DIECCHIO, Richard J., George Mason Univ, 4400 University Dr, Fairfax, VA 22030-4444, rdiecchi@gmu.edu, GRAY, Karen E., 64184 E. Meander Drive, Tucson, AZ 85739, MCDOWELL, Ronald R., West Virginia Geol & Economic Survey, Morgantown, WV 26507, and DENNISON, John M., Geology Department, Univ of North Carolina, Chapel Hill, NC 27599

An Eocene dike swarm centered in Highland County, Virginia intrudes outcrops of Ordovician to Devonian strata, and a structurally-complex subsurface overthrust belt sequence. The intrusions range from felsic to mafic in composition. Mafic rocks include exposures interpreted as diatreme breccias, volcanic breccias, or lahar deposits. Some felsic exposures are breccias. Several dikes have glassy chilled margins.

Based on silica content, dike compositions are bimodal: rhyolite/rhyodacite and basalt, with very few intermediate compositions. Both rhyolites and basalts show an alkalic affinity based on K2O+Na2O and trace element trends. The bimodal composition suggests a similarity to rift sequences. Central location of rhyolites within a larger area of basalts is similar to some western U.S. volcanic fields. Ta and Th values from an obsidian are similar to ocean rise extensional systems. Trace element data for rhyolites suggest minimal involvement with sialic crust.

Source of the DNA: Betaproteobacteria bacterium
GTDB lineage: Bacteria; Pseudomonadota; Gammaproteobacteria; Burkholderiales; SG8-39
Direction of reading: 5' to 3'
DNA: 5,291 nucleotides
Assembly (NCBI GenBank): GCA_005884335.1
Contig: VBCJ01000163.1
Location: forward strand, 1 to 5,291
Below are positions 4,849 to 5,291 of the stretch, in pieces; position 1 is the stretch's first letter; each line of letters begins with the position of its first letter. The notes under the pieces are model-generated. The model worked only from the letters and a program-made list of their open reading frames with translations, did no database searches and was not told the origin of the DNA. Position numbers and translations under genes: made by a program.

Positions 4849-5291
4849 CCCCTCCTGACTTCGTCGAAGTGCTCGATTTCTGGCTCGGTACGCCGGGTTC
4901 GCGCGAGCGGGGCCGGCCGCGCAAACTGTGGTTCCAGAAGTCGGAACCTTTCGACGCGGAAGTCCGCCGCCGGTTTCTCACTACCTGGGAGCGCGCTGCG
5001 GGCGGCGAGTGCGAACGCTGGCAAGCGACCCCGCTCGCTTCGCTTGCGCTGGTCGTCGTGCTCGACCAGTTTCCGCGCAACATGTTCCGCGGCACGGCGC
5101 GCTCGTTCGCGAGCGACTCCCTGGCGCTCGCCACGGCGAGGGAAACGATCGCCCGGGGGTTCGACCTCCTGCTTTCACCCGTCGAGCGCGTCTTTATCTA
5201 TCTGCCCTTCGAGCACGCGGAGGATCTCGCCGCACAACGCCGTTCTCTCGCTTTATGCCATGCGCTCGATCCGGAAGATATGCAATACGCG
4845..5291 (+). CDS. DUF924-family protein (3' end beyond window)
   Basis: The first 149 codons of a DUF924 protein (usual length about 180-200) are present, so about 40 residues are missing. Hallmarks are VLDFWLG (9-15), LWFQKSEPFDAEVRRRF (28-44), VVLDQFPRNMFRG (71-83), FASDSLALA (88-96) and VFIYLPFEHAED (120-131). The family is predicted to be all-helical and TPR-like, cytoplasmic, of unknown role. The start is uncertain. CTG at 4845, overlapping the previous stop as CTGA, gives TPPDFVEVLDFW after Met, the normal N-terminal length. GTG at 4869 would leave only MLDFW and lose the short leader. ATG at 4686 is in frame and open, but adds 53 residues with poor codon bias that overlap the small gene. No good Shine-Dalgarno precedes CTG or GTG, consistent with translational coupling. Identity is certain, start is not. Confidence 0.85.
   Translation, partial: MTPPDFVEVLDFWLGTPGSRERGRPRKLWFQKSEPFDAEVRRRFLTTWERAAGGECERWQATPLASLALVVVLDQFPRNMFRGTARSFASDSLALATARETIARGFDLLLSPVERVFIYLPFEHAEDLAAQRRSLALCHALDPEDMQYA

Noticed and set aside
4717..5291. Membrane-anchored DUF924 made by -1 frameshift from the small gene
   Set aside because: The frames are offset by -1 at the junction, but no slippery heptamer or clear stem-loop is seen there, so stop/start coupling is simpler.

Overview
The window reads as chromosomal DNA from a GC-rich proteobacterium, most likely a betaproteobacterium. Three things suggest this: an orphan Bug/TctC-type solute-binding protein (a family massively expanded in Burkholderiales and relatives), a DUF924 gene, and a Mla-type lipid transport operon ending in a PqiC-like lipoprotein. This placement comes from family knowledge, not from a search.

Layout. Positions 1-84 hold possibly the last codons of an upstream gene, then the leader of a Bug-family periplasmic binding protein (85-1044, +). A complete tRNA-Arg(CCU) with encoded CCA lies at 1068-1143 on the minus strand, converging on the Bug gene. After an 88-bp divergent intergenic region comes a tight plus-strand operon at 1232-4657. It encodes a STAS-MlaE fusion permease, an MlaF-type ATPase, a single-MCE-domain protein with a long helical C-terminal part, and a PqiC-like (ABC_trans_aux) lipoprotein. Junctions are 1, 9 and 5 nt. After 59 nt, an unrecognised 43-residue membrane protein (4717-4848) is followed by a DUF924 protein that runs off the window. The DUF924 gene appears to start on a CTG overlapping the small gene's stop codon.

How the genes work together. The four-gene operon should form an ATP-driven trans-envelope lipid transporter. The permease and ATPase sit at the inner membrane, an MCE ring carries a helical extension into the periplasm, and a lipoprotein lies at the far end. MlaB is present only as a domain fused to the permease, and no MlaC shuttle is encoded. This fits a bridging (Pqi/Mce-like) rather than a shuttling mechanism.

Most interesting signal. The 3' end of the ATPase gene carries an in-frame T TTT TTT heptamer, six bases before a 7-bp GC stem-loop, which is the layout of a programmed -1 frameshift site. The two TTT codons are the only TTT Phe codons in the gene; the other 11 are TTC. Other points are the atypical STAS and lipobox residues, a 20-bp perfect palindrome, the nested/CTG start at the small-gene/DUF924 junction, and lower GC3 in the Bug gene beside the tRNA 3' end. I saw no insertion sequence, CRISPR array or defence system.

There are several phenomena associated with the intrusions. The dike swarm partially overlaps a geothermal area centered at Hot Springs, Virginia. Uplift is evident from regional drainage patterns that flow away from the dike swarm area, and from a high on the Schooley erosion surface. Dike swarm may fill a triangular space between a down-to-the-northeast late Silurian hingeline and the 38th parallel lineament. The igneous event may be associated with plate rearrangements in the Cordillera and Caribbean areas.

Southeastern Section - 50th Annual Meeting (April 5-6, 2001)
Session No. 5
Cenozoic Evolution of the Appalachian Orogen
Sheraton Capital Center Hotel: President's Boardroom
8:30 AM-11:00 AM, Thursday, April 5, 2001

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